Congratulations to forensic journalist Neil Chenoweth and his colleagues on their 2008 Walkley Award for Business Journalism: an investigation into the failed stockbrokers Opes Prime.
I interviewed Chenoweth in 2002 for a Masters paper on Rupert Murdoch’s negotiation strategies. During our talk, Chenoweth gave me a couple of “aha!” moments on how to conduct a forensic journalism investigation, Murdoch’s use of game theory to understand other parties in a deal, and the murky underworld of cable and satellite television.
Chenoweth writes regularly for the Australian Financial Review, an Antipodean equivalent of the pre-Murdoch Wall Street Journal. Chenoweth’s Virtual Murdoch: Reality Wars on the Information Superhighway (Secker & Warburg, London, 2001), published in the US with new material as Rupert Murdoch (Random House, New York, 2004) chronicles his decade-long investigation into the world’s most powerful media mogul. Read a chapter-by-chapter summary here. Chenoweth’s book Packer’s Lunch (Random House, Sydney, 2006), reviewed here, also has substantial research on Sydney’s corporate dealmakers in the 1990s and their Swiss bank accounts.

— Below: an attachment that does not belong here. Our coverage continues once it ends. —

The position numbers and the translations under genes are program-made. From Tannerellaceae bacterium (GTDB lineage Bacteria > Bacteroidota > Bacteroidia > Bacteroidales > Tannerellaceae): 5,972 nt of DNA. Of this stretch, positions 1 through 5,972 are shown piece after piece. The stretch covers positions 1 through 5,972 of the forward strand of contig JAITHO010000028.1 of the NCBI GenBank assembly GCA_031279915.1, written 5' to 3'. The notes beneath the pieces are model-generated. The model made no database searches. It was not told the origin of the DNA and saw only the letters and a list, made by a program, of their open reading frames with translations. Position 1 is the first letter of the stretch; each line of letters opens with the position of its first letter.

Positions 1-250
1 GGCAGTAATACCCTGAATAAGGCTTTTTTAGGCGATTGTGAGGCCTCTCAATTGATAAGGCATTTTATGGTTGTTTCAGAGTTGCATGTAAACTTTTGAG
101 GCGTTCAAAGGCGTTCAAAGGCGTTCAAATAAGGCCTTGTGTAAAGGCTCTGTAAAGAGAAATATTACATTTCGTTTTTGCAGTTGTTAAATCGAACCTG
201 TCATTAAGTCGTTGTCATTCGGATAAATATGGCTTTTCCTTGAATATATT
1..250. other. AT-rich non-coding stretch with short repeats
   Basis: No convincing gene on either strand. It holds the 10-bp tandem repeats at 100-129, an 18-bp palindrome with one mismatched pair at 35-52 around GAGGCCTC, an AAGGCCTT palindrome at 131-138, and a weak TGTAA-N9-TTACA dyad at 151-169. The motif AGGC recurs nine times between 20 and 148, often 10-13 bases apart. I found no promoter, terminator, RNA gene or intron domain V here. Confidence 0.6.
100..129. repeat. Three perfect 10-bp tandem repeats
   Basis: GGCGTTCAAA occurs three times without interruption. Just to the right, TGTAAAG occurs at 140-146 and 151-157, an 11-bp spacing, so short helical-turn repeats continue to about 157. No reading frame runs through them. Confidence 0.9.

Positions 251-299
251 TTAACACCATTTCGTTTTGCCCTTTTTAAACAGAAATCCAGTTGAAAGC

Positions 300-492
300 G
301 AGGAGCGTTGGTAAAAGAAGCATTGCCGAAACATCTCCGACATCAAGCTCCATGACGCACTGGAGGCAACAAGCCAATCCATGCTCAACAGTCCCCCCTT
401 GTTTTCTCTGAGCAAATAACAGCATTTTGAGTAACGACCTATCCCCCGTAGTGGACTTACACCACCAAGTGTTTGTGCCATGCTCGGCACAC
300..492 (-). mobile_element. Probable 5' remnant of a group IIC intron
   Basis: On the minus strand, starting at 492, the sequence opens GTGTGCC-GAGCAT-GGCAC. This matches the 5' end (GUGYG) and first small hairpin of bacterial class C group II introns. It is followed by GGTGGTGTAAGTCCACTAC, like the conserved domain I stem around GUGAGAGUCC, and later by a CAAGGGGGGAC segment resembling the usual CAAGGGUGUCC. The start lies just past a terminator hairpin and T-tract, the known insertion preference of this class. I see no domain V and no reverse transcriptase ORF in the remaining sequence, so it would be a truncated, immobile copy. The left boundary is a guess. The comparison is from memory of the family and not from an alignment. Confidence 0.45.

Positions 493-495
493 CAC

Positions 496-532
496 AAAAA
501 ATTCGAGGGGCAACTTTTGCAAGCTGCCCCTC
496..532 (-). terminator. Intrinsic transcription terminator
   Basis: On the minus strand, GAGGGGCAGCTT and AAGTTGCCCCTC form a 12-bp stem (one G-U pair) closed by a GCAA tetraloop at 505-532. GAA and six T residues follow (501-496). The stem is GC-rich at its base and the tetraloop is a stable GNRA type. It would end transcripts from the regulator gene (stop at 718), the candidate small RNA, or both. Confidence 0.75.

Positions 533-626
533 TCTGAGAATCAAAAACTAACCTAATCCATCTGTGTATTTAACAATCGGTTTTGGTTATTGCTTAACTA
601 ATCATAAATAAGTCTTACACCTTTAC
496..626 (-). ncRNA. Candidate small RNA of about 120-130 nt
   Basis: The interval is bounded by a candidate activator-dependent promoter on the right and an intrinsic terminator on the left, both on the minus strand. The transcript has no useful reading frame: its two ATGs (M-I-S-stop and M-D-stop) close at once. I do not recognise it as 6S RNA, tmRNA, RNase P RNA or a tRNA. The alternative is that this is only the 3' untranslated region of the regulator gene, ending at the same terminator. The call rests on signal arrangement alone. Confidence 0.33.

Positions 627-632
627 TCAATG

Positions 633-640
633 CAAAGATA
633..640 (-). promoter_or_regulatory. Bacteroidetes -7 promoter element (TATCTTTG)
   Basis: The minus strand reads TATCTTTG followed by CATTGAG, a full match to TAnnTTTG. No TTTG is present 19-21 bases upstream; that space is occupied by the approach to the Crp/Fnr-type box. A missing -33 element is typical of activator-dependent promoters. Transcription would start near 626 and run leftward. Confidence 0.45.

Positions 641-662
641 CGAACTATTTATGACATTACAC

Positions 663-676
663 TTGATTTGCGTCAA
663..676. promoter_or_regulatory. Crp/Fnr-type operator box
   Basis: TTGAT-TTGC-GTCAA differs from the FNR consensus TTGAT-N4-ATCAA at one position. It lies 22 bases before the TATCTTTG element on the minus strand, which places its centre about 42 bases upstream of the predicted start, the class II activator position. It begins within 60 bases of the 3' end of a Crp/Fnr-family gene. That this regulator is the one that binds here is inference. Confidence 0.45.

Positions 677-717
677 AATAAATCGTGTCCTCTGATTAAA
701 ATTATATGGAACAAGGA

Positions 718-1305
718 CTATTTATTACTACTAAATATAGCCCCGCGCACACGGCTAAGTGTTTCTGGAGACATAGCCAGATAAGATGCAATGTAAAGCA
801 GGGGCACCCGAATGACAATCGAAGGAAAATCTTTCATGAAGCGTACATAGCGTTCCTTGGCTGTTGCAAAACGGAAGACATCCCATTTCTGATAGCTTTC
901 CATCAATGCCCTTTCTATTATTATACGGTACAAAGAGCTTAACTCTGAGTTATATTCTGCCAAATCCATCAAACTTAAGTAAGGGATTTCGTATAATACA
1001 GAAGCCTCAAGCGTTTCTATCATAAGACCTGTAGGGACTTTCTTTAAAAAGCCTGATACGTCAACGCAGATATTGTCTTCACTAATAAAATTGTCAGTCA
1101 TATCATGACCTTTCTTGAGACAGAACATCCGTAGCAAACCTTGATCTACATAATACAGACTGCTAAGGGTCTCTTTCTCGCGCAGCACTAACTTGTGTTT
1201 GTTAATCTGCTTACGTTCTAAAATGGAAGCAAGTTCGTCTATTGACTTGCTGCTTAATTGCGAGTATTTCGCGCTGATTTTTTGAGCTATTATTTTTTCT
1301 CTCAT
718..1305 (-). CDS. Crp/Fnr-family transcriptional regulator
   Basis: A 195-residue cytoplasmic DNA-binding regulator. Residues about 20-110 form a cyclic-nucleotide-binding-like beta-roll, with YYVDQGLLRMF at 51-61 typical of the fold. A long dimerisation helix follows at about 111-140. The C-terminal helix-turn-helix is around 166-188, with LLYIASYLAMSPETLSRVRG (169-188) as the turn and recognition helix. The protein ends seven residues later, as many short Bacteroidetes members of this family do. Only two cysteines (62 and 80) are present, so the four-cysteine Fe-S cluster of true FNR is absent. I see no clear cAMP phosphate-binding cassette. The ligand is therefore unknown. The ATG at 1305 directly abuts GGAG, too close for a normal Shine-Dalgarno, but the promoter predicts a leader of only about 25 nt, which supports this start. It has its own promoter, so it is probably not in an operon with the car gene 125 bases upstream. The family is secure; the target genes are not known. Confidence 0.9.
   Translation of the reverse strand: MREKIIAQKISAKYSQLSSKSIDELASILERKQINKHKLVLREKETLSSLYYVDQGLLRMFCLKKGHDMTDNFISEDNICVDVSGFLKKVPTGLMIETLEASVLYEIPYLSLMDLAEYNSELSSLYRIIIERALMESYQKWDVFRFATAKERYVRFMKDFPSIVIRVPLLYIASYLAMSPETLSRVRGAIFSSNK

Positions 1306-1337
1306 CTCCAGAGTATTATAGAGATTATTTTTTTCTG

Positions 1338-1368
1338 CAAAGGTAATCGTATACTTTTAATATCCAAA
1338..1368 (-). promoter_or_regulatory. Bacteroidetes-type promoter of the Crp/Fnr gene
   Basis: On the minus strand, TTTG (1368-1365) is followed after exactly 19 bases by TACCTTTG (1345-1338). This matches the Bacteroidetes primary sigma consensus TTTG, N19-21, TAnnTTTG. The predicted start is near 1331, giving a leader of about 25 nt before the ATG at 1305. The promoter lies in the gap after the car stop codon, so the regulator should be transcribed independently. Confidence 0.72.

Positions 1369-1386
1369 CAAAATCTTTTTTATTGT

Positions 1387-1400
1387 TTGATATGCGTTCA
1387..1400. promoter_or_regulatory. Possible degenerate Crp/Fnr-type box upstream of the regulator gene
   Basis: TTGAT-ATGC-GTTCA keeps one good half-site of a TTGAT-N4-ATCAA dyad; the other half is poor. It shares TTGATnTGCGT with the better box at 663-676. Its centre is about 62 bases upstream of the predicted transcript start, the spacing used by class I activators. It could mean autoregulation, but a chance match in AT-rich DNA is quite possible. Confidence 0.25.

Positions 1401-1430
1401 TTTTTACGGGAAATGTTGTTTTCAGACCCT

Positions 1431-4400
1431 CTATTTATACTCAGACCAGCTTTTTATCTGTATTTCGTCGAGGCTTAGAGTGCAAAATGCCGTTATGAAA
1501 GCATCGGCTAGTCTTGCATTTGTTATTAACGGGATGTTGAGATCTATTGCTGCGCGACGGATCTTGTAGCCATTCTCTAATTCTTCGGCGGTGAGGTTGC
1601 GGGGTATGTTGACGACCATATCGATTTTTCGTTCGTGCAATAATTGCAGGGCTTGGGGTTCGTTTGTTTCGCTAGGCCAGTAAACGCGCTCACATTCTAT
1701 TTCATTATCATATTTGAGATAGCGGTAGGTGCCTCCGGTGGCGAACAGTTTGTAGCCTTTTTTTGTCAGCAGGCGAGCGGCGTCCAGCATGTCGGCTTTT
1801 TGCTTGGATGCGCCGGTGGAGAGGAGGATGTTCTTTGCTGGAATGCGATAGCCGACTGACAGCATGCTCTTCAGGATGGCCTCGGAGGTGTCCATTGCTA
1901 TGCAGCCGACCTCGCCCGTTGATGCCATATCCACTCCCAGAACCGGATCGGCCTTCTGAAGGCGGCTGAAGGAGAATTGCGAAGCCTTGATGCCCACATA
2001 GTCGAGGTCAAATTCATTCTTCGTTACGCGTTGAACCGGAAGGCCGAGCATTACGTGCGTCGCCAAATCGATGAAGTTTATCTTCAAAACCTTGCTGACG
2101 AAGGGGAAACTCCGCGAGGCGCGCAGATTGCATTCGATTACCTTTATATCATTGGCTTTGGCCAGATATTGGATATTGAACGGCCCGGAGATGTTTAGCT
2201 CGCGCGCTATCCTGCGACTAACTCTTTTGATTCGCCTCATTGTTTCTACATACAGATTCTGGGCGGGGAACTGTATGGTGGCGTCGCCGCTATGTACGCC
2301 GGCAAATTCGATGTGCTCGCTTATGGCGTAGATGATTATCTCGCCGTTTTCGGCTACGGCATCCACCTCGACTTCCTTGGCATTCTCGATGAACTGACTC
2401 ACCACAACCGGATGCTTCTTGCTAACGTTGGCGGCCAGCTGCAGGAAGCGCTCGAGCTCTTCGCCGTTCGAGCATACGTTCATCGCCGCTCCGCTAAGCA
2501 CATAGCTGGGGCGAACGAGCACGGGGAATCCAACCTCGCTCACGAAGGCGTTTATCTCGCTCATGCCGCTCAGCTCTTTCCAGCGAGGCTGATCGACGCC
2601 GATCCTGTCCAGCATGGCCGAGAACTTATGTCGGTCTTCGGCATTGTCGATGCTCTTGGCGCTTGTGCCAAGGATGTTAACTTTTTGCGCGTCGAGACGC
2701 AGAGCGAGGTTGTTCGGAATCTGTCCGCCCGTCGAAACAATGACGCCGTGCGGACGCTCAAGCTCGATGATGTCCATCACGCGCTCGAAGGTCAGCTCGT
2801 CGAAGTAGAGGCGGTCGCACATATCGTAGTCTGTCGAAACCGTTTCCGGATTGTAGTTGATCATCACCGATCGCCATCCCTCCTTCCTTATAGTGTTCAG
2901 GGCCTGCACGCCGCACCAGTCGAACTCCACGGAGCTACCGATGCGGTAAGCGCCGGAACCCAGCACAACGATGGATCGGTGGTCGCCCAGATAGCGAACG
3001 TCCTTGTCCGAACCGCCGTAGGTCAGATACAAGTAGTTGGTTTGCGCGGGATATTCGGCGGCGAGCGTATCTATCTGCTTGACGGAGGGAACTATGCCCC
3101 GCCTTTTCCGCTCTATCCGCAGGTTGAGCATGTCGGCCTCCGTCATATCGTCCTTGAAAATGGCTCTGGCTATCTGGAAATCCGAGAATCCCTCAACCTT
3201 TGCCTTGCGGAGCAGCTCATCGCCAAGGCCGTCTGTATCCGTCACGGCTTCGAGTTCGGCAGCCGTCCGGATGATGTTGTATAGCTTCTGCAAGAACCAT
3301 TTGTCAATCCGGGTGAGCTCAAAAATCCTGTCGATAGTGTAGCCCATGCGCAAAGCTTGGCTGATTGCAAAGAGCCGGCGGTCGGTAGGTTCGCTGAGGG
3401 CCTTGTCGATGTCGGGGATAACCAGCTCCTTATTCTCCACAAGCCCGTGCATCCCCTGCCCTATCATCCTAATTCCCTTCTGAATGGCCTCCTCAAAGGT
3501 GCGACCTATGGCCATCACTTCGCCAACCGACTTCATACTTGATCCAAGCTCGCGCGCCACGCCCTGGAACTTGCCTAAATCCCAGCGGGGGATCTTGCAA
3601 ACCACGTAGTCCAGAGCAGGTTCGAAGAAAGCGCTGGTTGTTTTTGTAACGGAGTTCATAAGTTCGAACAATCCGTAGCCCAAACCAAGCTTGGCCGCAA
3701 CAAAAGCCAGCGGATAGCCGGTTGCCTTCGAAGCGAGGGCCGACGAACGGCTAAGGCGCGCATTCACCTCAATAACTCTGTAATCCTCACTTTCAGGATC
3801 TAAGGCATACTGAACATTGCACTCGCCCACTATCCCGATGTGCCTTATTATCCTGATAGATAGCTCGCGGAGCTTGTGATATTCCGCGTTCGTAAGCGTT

The New York Times reports that the US Senate Permament Subcommittee on Investigations named Australian property maven and philanthropist Frank Lowy in a 114-page Staff Report on how the investment bank UBS created offshore tax havens in Liechtenstein. The report is part of a Permanent Subcommittee investigation on Tax Haven Banks and US Tax Compliance which held a hearing on 17th July 2008.
The Permanent Subcommittee’s press release claims that Lowy used Liechtenstein’s LGT Bank to ‘transfer companies and a foundation with a Delaware corporation to
help the Lowys hide their beneficial interest in a foundation with $68
million in assets.’ NYT reveals the foundation was Laperla based in Liechtenstein and used to funnel up to $US100 million.
The Sydney Morning Herald reports Lowy is cooperating with an Australian Taxation Office audit. Lowy’s son Peter is rescheduled to appear at a Permanent Subcommittee hearing on 25th July.
The Australian Financial Review‘s forensic journalist Neil Chenoweth investigated Australian entrepreneurs with Swiss offshore tax havens in Packer’s Lunch (Allen & Unwin, Sydney, 2007). For a broad international context also see my 2006 essay on anti-money laundering initiatives.